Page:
My wife and I just returned from a quick trip to visit my folks in Sun City West Arizona. Of course we brought our bikes and got to do a little cycling. Along the way, we stopped in St. George Utah and got to ride there as well. I wanted to share my observations from both of these retirement meccas.
Sun City West
SCW is one of several large retirement communities that lie in the Valley of the Sun northwest of Phoenix Arizona. It’s a small part of one of America’s largest metro area and bordered by endless suburbs on all sides. If you want to retire in a big metro with beautiful sunny weather, Arizona is hard to beat.
Sun City West is a very easy place to cycle. Although there is virtually no dedicated bicycle infrastructure here, it’s not really necessary. The roads are wide, smooth and virtually free of traffic, so getting around on a bicycle is no problem at all. It’s as flat as a pancake here, so there’s no climbing to slow you down. Many residents use golf carts instead of cars for short trips. It’s a shame more don’t bike. Most stores and businesses accommodate cyclists. Convenient bike racks were common…and empty.
The biggest challenge for permanent residents is the seasonal summer heat. During our stay, daytime highs were in the low 100s. I did not see many cyclists, but I did see a few. It was warm but not unbearably or dangerously so. I had no trouble. In fact, it wasn’t much different than riding in Ogden in the summer, temperature wise.
If you wish to go further afield, the bedroom community of Surprise is adjacent to Sun City West and contains on street bike lanes as well as lots of sidepaths. There are also trails available to the east that run from Peoria into Phoenix so it is possible to go long if that’s your thing.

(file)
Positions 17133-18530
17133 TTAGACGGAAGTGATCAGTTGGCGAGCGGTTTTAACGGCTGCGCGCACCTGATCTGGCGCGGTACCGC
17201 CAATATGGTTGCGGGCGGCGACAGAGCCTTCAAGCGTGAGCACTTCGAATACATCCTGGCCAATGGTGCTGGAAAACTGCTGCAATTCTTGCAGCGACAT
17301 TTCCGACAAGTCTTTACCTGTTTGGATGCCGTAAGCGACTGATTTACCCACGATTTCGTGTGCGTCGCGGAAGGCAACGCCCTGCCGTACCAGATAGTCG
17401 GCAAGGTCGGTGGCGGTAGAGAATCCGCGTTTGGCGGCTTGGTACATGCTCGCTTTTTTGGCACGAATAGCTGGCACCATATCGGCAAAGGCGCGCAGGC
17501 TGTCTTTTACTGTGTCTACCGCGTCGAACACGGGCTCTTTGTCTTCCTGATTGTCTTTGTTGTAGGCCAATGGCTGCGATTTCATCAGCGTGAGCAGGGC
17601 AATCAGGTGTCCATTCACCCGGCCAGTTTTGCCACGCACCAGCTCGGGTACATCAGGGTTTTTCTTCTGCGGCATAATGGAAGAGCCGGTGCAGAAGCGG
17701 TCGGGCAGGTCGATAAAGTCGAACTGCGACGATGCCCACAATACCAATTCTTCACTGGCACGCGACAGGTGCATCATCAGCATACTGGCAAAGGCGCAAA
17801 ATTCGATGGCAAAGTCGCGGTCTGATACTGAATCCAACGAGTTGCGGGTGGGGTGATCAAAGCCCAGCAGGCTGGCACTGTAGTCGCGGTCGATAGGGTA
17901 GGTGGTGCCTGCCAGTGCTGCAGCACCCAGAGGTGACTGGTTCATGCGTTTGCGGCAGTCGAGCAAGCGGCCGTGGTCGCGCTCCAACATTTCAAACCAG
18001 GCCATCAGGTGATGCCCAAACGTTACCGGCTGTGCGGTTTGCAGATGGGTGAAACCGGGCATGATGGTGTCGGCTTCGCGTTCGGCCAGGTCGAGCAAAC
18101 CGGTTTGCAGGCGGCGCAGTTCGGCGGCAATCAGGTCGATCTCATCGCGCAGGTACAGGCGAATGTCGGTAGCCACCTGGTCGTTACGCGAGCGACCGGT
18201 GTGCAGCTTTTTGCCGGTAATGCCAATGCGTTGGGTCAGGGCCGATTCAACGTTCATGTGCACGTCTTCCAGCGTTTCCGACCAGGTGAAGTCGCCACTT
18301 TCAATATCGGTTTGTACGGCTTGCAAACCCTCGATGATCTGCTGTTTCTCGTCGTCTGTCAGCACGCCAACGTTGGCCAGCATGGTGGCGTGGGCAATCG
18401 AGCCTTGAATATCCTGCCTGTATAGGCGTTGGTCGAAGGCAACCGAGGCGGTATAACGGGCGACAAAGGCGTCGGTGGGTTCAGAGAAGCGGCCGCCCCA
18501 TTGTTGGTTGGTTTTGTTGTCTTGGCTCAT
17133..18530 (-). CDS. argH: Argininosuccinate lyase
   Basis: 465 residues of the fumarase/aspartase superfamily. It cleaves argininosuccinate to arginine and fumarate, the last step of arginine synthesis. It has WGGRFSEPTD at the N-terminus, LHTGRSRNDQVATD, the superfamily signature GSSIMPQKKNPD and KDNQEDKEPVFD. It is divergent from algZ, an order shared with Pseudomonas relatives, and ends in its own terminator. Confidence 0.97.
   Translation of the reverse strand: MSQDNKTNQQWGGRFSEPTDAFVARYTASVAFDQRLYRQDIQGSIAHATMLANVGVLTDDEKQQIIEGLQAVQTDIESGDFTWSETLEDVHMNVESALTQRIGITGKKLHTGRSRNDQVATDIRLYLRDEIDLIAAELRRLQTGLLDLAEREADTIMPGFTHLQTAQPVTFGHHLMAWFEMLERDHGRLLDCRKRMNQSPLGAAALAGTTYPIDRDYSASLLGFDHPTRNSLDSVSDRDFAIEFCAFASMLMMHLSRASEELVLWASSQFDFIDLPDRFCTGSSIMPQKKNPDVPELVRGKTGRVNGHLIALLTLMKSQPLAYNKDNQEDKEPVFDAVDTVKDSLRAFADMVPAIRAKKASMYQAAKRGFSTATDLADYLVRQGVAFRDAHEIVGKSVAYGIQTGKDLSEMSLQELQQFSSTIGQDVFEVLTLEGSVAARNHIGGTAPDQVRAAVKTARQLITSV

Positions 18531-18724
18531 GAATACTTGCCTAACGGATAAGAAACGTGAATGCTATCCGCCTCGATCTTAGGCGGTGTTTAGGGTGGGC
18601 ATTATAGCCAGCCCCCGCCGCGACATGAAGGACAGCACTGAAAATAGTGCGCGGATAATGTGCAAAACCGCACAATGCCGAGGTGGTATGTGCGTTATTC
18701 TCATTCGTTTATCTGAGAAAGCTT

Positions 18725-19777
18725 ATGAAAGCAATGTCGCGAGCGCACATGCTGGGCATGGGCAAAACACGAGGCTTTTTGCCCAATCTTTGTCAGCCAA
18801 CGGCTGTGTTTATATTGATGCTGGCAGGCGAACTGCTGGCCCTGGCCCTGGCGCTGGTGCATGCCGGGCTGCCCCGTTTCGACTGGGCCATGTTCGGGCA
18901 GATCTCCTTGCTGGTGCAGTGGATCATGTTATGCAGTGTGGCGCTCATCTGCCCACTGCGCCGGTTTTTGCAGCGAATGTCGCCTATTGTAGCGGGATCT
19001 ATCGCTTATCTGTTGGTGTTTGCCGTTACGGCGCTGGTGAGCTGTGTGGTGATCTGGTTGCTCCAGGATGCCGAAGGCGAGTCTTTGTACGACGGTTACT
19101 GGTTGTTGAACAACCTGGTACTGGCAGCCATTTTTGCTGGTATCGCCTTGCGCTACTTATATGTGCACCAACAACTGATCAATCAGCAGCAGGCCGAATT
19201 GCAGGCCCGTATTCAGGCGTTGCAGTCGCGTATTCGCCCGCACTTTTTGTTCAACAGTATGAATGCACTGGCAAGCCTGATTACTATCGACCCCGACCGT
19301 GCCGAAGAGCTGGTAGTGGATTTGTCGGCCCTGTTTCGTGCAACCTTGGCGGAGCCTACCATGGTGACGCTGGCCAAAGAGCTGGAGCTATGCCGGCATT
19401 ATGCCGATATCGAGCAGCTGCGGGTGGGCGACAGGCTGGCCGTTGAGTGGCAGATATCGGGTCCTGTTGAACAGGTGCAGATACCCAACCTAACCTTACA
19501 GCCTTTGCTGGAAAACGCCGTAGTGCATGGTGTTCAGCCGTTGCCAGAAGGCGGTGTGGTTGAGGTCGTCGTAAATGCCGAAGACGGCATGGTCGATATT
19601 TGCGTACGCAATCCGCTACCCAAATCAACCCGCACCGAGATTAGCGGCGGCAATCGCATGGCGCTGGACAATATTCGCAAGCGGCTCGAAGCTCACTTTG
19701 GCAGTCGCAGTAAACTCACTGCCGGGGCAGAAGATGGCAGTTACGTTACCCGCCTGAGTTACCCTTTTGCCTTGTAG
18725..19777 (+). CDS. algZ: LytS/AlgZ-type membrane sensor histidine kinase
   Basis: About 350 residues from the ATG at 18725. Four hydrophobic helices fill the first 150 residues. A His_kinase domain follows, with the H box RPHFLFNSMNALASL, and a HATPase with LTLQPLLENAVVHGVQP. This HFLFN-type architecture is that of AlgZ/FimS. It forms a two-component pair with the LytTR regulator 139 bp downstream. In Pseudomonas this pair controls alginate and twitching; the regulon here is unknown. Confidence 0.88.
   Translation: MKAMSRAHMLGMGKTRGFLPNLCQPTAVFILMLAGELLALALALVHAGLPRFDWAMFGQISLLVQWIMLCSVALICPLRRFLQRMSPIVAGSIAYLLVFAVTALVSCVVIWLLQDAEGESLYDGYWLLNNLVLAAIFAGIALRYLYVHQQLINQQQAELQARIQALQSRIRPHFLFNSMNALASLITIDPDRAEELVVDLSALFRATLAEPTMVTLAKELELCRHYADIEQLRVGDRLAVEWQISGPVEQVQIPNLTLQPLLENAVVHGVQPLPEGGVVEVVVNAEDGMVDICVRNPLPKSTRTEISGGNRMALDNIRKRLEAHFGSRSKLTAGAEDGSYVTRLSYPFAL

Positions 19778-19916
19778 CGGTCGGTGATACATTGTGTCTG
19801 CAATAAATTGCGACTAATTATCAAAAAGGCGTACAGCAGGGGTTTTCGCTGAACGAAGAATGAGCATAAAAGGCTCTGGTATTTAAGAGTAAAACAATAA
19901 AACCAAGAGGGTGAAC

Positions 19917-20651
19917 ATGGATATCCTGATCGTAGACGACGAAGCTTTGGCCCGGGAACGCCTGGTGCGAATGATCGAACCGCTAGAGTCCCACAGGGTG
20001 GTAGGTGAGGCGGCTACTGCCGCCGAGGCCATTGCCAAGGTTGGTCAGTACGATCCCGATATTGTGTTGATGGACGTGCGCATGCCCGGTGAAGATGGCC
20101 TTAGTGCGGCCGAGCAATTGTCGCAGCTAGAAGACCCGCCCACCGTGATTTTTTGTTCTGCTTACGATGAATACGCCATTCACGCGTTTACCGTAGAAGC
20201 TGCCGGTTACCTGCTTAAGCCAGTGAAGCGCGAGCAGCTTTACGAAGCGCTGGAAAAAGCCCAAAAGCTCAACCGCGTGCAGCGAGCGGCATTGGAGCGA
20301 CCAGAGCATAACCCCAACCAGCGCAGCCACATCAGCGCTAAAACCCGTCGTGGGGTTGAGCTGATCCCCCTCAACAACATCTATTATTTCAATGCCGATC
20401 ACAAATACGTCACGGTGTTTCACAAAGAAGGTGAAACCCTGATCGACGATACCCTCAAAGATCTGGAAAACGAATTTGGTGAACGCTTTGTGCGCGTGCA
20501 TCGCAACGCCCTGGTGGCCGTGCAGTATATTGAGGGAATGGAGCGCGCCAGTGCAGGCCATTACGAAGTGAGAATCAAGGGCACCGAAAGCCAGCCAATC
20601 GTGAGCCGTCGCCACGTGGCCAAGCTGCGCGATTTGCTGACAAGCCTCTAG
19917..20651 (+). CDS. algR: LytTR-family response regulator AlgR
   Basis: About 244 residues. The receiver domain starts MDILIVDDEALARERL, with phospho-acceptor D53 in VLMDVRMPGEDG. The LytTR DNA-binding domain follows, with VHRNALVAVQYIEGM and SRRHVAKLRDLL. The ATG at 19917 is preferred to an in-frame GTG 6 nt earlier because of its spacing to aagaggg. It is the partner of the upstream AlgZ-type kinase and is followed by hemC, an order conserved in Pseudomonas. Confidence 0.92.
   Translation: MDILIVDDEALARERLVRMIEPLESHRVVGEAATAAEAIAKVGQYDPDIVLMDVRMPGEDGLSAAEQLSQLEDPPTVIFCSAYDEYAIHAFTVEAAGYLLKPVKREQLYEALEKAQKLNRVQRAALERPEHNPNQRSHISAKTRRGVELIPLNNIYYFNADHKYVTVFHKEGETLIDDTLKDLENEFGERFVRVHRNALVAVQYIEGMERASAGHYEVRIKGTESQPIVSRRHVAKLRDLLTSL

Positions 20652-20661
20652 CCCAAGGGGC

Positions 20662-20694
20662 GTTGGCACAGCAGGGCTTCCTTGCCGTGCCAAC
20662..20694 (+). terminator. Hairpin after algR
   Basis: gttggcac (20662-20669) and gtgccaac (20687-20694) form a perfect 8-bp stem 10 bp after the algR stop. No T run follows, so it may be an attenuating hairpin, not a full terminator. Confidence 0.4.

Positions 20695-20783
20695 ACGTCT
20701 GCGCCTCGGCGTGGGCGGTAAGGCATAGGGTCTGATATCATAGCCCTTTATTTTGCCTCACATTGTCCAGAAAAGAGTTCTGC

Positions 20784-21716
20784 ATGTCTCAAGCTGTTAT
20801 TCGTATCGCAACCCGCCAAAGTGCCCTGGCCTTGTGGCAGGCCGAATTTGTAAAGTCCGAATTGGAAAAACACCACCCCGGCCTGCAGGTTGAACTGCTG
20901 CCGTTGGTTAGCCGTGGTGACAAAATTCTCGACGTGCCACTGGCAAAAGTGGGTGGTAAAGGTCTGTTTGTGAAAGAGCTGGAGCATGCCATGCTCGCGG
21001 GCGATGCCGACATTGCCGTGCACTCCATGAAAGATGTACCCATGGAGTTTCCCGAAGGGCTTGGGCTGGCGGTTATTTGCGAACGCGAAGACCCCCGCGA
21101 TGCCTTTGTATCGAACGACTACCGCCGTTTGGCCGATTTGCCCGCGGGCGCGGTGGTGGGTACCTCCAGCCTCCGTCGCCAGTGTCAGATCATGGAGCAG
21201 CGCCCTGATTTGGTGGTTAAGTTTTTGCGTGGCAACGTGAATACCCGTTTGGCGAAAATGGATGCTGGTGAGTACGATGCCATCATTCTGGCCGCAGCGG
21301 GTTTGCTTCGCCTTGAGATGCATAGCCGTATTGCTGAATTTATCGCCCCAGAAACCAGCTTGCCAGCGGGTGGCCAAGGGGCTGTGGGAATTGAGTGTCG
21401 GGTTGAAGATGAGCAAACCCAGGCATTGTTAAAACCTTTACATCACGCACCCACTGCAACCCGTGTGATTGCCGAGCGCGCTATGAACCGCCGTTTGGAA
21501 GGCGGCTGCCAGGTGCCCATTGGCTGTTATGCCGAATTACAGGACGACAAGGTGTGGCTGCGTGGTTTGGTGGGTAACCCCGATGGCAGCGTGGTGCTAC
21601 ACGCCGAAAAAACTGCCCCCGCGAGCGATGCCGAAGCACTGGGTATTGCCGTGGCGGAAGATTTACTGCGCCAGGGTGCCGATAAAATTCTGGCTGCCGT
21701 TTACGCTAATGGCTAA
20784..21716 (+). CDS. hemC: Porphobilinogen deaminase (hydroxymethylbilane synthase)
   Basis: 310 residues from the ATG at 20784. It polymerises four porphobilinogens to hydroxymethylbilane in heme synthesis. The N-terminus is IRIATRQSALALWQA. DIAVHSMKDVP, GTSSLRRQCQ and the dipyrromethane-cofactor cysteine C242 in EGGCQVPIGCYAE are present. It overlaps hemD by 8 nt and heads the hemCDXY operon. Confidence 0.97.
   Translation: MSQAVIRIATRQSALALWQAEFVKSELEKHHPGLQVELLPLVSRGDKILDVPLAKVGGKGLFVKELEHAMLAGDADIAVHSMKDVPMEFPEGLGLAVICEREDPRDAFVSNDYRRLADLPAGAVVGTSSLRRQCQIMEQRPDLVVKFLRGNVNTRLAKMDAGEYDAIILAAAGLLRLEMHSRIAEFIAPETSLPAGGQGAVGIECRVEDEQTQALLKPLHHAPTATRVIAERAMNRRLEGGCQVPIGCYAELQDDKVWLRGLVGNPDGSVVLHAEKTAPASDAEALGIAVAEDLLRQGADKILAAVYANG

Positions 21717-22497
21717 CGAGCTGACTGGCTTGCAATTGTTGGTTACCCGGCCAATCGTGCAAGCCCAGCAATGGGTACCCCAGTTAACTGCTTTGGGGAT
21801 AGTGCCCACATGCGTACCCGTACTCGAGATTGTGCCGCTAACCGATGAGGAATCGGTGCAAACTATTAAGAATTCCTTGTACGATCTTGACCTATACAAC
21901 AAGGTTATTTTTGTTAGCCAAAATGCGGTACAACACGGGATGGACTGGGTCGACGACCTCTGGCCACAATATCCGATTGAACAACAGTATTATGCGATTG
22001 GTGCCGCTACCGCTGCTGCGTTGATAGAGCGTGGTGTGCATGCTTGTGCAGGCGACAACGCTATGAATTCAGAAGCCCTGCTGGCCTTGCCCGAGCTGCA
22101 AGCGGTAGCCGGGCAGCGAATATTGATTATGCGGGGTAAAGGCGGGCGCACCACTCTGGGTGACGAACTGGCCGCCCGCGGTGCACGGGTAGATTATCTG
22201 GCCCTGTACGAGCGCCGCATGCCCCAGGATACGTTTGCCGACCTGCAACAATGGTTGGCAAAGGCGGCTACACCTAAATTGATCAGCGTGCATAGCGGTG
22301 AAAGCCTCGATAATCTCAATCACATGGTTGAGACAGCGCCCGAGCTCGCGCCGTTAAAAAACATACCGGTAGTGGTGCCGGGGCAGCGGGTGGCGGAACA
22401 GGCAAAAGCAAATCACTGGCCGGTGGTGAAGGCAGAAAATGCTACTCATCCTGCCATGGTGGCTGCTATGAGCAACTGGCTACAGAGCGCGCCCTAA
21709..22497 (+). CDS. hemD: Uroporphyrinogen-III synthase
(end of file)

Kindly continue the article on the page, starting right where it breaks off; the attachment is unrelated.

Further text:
My overall observation? If you want to use a bike for transportation only, Sun City West is a great retirement choice. If you’d rather go on longer rides and integrate cycling into more of your life, read on.
St. George, Utah
I’d heard good things about the cycling scene in St. George and so we decided to split the trip so that we could spend the night and cycle here, too. I’m glad we did. What a treat! So much so, in fact, that I could see us retiring here.
The true test of whether a place is bicycle friendly or not has little to do with awards and everything to do with cyclists and St. George has a lot of cyclists. During our 16 mile jaunt along the Virgin River on Friday morning, we ran into dozens of like-minded souls. Some were solo riders while others were in groups. Some were young but many were older. They were everywhere and why not? St. George has invested heavily in sidepaths and trails and from the looks of things the investment is paying off.
The St. George approach to cycling is in some ways standard but in others somewhat unique. There’s a recreational/lifestyle element here, but the connectivity is very good and creates a functional bicycle transportation grid. Although it’s located far from the state’s population centers, this smallish (150,000) metro in southern Utah is heavily influenced by what’s happening along the Wasatch Front, transit-wise. Bicycles are fun here, but they are also transportation and, from the looks of it, will only increase in importance.